EXST7015 Fall2011 Lect15

EXST7015 Fall2011 Lect15 - Statistical Techniques II Page...

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Unformatted text preview: Statistical Techniques II Page 65 We fit the Reduced model and the Full model (as two separate models). Full model results: dfError = 524 + 960 = 1484, SSE = 304949 + 799234 = 1104183 Reduced model results: dfError=1487, SSE=1206036.845 Then we set up the table below to test the difference. Source Reduced model Full model Difference Full model d.f. 1487 1484 3 1484 SSE MSE 1206036.85 1104183.01 101853.84 33951.2791 1104183.01 744.0586 F 45.6298 P>F 3.320764E‐28 In this case we would decide that there was clearly a difference between genders. We don’t know which one or more of the 3 parameters is different (different curvature or different intercepts) but some difference exists. Later, with analysis of covariance, we could determing which parameters differ. It actually turns out to be the intercept, the curvatures are the same for both genders. So, given the curvature, there is an intermediate age that runs the 10 K race fastest, and younger and older individuals take longer. What is that age? The fitted model for females is Time = 270.94 – 1.7668Age + 0.02906Age2 If we take the first derivative and set this equal to zero, and solve for Age we get: Age at minimum time = 1.7668 / 2(0.02906) = 30.4 Using the equation to solve for the average time at age = 30.4 we get a mean of 244 minutes for women, the best average time for any age. The fitted model for males is Time = 265.60 – 2.3003Age + 0.03392Age2 Men had a minimum at 33.9 and had a mean time of 226.6 minutes at that age. Do the results seem worthwhile? Are they meaningful? Are they Interpretable? Do they have value? Note that the R2 for females was only 0.026822 and for males only 0.038138. However, linear and quadratic terms were significant indicating that there is a significant fit to the means. Polynomial Regression Summary Polynomial regressions are treated like any other multiple regression, except that we use Type I SS for testing hypotheses. Note that the FULLY ADJUSTED regression coefficients are still used to fit the model. The ability to determine a minimum or maximum point is a useful application of polynomials (optimum performance @ age, optimum yield @ fertilizer level, etc). We have some new capabilities as far as what we can do with regression. Test for a curvilinear relationship between the Y and X. Test if the curvature is Quadratic? Cubic? Quartic? ... We can now obtain a curvilinear predictive equation for Y on X. James P. Geaghan - Copyright 2011 Statistical Techniques II Page 66 Response surfaces Polynomials are of interest as an extremely flexible method of curve fitting, even though there are some severe restrictions on the interpretation and predictive ability (outside range) of the model. The ones we have looked at employed only one independent variable. Can you have several? YES, this is a “response surface”. For example, take 2 independent variables. We would include not only quadratic terms (and maybe cubic, etc), but also INTERACTIONS. 2 Yi b0 b1 X 1i b2 X 12i b3 X 2i b4 X 2i b5 X 1i X 2 i ei Shape varies with size and sign of the coefficients (bi) both concave produces a “bowl” shape both convex yields a “hill” shape one of each gives a “saddle” shape The interaction term allows for “twisting” of the surface. Examples 50 A 40 30 20 10 0 1 3 X1 5 7 92 6 18 14 10 X2 45 40 35 30 25 20 15 10 5 0 50 B 40 30 20 C 10 1 3 X1 5 7 92 6 18 14 10 X2 13 57 18 1014 9 6 2 0 A = Both dimensions Concave and Symmetric (no interaction) B = Both dimensions Concave and Asymmetric (interaction present); surface appears “twisted” C = One dimension Concave and one convex and Asymmetric (interaction present) Larger models can be fitted but are not common. 2 3 2 Yi b0 b1 X 1i b2 X 12i b3 X 2i b4 X 2 i b5 X 1i X 2 i b6 X 13i b7 X 2 i b8 X 1i X 2 i b9 X 12i X 2 i ei Statistics quote: I always find that statistics are hard to swallow and impossible to digest. The only one I can remember is that if all the people who go to sleep in church were laid end to end they would be a lot more comfortable. -- Mrs. Robert A. Taft James P. Geaghan - Copyright 2011 Statistical Techniques II Page 67 Regression on an indicator variable What is an indicator variable? It is a variable with either the value 0 or 1. When we get to ANOVA we will see that class variables (categorical, group) are usually reparameterized in parametric analyses as the value 0 or 1. With only two levels (True-False, Up-Down, Male-Female, Marked-Unmarked, Heads-Tails) the values are easily re-coded. If there are more levels (say t levels) then we need t–1 indicator variables. But indicator variables are usually independent variables. ANOVA is all about indicator variables as independent variables. Regression on an indicator variable is different Basically it is a simple linear regression where the dependent variable has a value of either 0 or 1. This is called a binary response. 1 0 This is a “primitive” version of regression on an indicator variable. The predicted value (Yhat) is interpreted as the probability of getting a 1. However, this line will go below zero and will go above 1. This makes the properties somewhat undesirable. The Logistic Model is a rather complicated model, it is not linear and cannot be fitted with PROC REG or PROC GLM. b1 e . This equation has many applications b1 b2 b3 Xi i e 1 b1 and is often used as a “growth” model. The Logistic Growth Equation is Yi ( ) The Logistic Curve 100 1 80 Y 60 40 20 0 0 10 20 30 40 50 X 0 Wouldn't it be nice if we could fit this model to our indicator variable? James P. Geaghan - Copyright 2011 Statistical Techniques II Page 68 Enter Logistic Regression. The big, nonlinear Logistic model can be much simplified if we know that b1=1 and that b2=0. This is basically what logistic regression does, it fits a logistic curve that goes from 0 to 1 asymptotically (so it never really reaches either one). The result of this simplification is a simple linear regression. The dependent variable is a transformation of the original probabilities called the “log odds”. What are exactly are “odds”? Odds are an expression of the likelihood of some event happens compared to the likelihood that it does not happen. If the odds on a horse in a race are 30 to 1, is that horse likely to win? Or lose? If the chance of an event happening are 50:50, what does that mean? What if the likelihood of two events are 1:1? How is that different? We will work with a number that is in some ways a little simpler. We will define odds as the ratio of the probability that an event occurs and the probability of the same event does not occur. Since the probabilities add to 1, if the probability of an event is “p”, then the probability of not occurring is “1–p”. So “50:50” has an odds of 1.0, and the 1:1 are also 1.0. They have the same odds. If the odds are 1, then the likelihood of something happening is exactly equal to the likelihood that it will not happen. That is p = 1 – p. To simplify our concepts we will think of the odds as the ratio of two probabilities. The probability that some event happens (success) will be equal to p. The probability of failure will be 1–p. The odds are calculated as p/(1–p). What if the odds are 2? This means that p is twice as large as (1–p), so success is twice as likely as failure. If the odds are 10 the probability of success is 10 times more likely than failure. If the odds are 0.5 or 0.1, then the probability of failure is twice as likely as or ten times more likely than the probability of success. So we start with probabilities of a binary event. We calculate the odds of one of the events by dividing the probability of that event by the probability of the alternative event. Finally, the natural logarithm of this ratio is calculated to produce the dependent variable of a linear the model (which may be simple linear or multiple). Predicted values from this model are “log odds”. An antilog is taken (elog odds) to get the predicted odds. The odds can be transformed back into probabilities of the event by calculating “probability of event = predicted odds / (1 + predicted odds)”. Let’s look at an example. What are the odds of getting an A in this course given a particular score on the first exam? Disclaimer 1: The use of this example calculated from past grades in no way implies any promise or commitment about the distribution of future grades. Disclaimer 2: Although I will discuss only the number of A's, the non-A's are not all B's, there have been C's and D's. Sorry. Now, what are the odds of getting an A in this course? I have had 423 students take the course since I have been giving two exams in this course (previously 3). Of those 423, there have been 212 A's, we will call this “success”. The odds of getting an A then are almost 50:50, and the odds are just about 1. James P. Geaghan - Copyright 2011 Statistical Techniques II Page 69 Interesting, but we can carry this one step further. What are the odds of getting an A if you had a 70 on the first exam? Or an 80? Or a 90? We will do Logistic regression to determine this. We will use SAS PROC Logistic. The structure is very similar to PROC REG. See the PROC LOGISTIC output (Appendix 10) The output is rather different because the analysis is not a least squares regression. You will be responsible only for interpreting the values specified below. Note that SAS states that the link is a LOGIT. A logit is the natural logarithm of the odds. That is “loge(p / (1–p))”. SAS gives the number of each of the binary cases, in our example there are 212 “TRUE” and 211 “FALSE”. The output contains a section called the Model Fit Statistics (AIC, SC and –2LogL). These statistics are used to compare 2 models. We will not cover them here. Other output of interest is the “Testing Global Null Hypothesis: BETA=0”. This is like the test of the model in ordinary regression. Of special interest is the “Likelihood Ratio Test”, not so much the “Score” and “Wald” tests The Parameter Estimates and their test are given in the section called “Analysis of Maximum Likelihood Estimates” Do how do we interpret this output? We are interested primarily in the slope and intercept, and the test of the slope. Intercept = –16.91 and Slope = 0.1952 Likelihood ratio test P-value <0.0001 So we have a highly significant slope. The interpretation here is the same as for regression, though the test statistic is different. Now, we have a slope and an intercept. Could we get predicted values as with regression? Absolutely! However, we entered log-odds into the model, so the predicted values are log-odds. We can get these predicted values and convert to probabilities. Calculate the probability that a person with an 83 will get an A in the course. Yhati = –16.91 + 0.1952Xi = –16.91+ 0.1952(83) = –0.7086 This is a log odds, first take the antilog. exp(– 0.7086) = 0.4923 So, p/(1–p) = 0.4923, then solving for p we get p = 0.4923/(1+ 0.4923) = 0.3299. The probability of getting an A with a grade of 83 on the first exam is 0.33, or we could figure that about 33% of students with a grade of 83 on the first exam will get an A. The predicted values, detransformed to probabilities, will form a logistic regression line going from 0 to 1. 1.00 0.75 P(A) 0.50 0.25 0.00 50 60 70 80 90 Grade on first exam 100 James P. Geaghan - Copyright 2011 ...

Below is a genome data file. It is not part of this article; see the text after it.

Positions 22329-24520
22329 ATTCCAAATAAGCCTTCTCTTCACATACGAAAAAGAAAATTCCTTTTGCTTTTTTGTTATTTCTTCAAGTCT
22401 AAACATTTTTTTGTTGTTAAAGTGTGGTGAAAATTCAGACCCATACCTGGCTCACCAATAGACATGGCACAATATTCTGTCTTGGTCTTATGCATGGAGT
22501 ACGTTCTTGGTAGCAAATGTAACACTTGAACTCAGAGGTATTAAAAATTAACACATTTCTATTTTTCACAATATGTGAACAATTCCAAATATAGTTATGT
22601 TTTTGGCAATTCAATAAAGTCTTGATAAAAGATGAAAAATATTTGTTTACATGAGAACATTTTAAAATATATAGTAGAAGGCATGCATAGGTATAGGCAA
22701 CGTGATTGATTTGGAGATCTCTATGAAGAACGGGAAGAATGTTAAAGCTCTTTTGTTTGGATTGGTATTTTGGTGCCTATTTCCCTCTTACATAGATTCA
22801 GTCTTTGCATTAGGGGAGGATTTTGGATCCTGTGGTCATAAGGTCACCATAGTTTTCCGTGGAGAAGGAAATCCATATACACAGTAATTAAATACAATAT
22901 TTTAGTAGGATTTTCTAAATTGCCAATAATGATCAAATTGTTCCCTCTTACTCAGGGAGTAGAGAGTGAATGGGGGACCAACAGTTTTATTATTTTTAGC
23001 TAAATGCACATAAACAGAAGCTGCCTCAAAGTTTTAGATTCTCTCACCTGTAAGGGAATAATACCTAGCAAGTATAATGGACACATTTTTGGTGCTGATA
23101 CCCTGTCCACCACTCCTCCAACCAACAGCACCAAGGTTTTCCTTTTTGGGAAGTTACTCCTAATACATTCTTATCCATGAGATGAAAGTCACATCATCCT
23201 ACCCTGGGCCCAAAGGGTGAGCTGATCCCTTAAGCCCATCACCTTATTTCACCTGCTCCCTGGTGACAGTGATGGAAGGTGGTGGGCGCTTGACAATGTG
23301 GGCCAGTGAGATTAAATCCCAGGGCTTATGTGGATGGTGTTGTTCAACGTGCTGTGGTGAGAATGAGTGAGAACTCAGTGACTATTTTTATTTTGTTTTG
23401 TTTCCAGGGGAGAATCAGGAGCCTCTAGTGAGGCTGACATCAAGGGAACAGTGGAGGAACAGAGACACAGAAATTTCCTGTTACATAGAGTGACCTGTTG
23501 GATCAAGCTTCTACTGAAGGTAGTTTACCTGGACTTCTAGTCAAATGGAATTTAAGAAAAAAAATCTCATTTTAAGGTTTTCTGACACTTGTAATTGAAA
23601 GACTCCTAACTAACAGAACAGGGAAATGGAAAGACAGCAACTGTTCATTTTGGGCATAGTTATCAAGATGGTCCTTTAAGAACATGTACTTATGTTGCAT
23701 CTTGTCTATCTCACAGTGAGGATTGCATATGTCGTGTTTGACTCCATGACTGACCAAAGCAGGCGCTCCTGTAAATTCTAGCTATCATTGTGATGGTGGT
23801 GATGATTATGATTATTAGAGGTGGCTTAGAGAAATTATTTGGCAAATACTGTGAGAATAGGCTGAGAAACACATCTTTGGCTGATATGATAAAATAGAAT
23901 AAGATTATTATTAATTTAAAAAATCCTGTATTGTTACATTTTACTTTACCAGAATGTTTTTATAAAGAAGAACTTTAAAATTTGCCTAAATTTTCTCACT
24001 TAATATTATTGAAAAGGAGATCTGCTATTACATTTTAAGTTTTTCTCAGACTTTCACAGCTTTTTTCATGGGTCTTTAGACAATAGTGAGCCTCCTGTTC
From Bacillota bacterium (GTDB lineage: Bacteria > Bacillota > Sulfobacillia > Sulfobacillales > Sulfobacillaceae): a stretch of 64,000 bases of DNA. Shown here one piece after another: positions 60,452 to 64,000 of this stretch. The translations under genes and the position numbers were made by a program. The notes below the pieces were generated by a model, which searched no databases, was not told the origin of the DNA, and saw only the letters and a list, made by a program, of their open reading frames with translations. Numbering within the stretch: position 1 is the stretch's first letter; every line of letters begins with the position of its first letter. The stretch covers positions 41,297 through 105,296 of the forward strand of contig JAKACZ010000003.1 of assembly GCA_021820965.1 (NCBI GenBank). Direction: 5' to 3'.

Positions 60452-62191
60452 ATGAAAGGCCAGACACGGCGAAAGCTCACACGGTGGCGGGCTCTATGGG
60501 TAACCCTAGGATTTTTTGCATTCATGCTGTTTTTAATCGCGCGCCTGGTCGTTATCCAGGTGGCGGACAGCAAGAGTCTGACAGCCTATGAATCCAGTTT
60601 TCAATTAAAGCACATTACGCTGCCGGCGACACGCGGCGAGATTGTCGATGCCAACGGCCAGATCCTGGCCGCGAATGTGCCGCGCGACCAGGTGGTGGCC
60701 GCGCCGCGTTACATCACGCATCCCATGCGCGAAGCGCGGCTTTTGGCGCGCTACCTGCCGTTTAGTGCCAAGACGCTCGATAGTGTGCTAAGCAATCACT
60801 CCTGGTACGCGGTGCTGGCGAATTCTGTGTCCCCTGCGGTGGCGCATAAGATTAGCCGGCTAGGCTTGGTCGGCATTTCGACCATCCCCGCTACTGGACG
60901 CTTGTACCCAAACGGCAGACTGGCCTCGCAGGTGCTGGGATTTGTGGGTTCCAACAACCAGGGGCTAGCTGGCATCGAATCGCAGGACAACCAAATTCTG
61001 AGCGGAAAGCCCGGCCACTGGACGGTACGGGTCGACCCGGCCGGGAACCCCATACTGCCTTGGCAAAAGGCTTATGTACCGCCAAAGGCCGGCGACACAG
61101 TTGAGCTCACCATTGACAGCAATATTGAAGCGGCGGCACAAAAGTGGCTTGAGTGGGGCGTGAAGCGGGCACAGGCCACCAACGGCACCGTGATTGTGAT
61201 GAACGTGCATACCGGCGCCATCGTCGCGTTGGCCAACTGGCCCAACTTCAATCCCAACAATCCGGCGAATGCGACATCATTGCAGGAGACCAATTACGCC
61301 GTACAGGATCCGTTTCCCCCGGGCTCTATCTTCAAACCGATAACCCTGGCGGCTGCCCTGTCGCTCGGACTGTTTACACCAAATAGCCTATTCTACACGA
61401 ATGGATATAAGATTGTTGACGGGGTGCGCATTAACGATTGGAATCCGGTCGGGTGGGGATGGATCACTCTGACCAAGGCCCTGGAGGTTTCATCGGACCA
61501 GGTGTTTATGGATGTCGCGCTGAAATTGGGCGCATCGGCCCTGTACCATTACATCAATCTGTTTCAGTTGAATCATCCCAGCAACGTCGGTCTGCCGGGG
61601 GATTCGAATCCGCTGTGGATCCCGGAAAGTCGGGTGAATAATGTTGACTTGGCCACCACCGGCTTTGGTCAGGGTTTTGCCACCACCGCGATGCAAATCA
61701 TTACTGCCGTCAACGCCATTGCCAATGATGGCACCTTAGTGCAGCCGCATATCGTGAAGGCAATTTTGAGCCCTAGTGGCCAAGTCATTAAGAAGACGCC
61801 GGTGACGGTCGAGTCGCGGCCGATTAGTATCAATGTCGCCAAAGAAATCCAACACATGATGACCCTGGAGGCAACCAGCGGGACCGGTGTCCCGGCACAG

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This note was uploaded on 12/29/2011 for the course EXST 7015 taught by Professor Wang,j during the Fall '08 term at LSU.